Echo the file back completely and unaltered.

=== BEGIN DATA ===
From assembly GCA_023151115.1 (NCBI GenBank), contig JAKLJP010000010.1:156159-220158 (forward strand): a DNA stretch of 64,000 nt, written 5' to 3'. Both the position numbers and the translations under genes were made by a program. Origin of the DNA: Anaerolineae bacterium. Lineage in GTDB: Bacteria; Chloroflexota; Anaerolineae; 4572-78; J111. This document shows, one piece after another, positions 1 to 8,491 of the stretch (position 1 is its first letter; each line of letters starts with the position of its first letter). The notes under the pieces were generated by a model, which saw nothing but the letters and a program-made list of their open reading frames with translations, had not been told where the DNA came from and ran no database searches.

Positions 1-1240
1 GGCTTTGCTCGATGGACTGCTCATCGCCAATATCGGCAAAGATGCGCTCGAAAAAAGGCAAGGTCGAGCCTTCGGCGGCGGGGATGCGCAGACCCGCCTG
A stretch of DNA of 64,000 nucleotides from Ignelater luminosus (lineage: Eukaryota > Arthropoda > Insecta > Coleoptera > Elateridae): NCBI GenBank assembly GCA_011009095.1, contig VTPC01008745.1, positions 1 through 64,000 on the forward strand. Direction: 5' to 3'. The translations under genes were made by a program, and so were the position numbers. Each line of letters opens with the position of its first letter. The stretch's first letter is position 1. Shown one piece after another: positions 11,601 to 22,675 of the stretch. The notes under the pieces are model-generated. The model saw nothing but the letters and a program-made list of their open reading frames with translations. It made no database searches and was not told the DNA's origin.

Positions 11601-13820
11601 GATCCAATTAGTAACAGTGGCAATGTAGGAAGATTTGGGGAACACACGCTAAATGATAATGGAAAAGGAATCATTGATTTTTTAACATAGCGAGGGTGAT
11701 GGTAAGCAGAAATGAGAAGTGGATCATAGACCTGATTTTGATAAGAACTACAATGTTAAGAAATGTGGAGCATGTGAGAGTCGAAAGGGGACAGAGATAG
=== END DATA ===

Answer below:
From assembly GCA_023151115.1 (NCBI GenBank), contig JAKLJP010000010.1:156159-220158 (forward strand): a DNA stretch of 64,000 nt, written 5' to 3'. Both the position numbers and the translations under genes were made by a program. Origin of the DNA: Anaerolineae bacterium. Lineage in GTDB: Bacteria; Chloroflexota; Anaerolineae; 4572-78; J111. This document shows, one piece after another, positions 1 to 8,491 of the stretch (position 1 is its first letter; each line of letters starts with the position of its first letter). The notes under the pieces were generated by a model, which saw nothing but the letters and a program-made list of their open reading frames with translations, had not been told where the DNA came from and ran no database searches.

Positions 1-1240
1 GGCTTTGCTCGATGGACTGCTCATCGCCAATATCGGCAAAGATGCGCTCGAAAAAAGGCAAGGTCGAGCCTTCGGCGGCGGGGATGCGCAGACCCGCCTG
A stretch of DNA of 64,000 nucleotides from Ignelater luminosus (lineage: Eukaryota > Arthropoda > Insecta > Coleoptera > Elateridae): NCBI GenBank assembly GCA_011009095.1, contig VTPC01008745.1, positions 1 through 64,000 on the forward strand. Direction: 5' to 3'. The translations under genes were made by a program, and so were the position numbers. Each line of letters opens with the position of its first letter. The stretch's first letter is position 1. Shown one piece after another: positions 11,601 to 22,675 of the stretch. The notes under the pieces are model-generated. The model saw nothing but the letters and a program-made list of their open reading frames with translations. It made no database searches and was not told the DNA's origin.

Positions 11601-13820
11601 GATCCAATTAGTAACAGTGGCAATGTAGGAAGATTTGGGGAACACACGCTAAATGATAATGGAAAAGGAATCATTGATTTTTTAACATAGCGAGGGTGAT
11701 GGTAAGCAGAAATGAGAAGTGGATCATAGACCTGATTTTGATAAGAACTACAATGTTAAGAAATGTGGAGCATGTGAGAGTCGAAAGGGGACAGAGATAG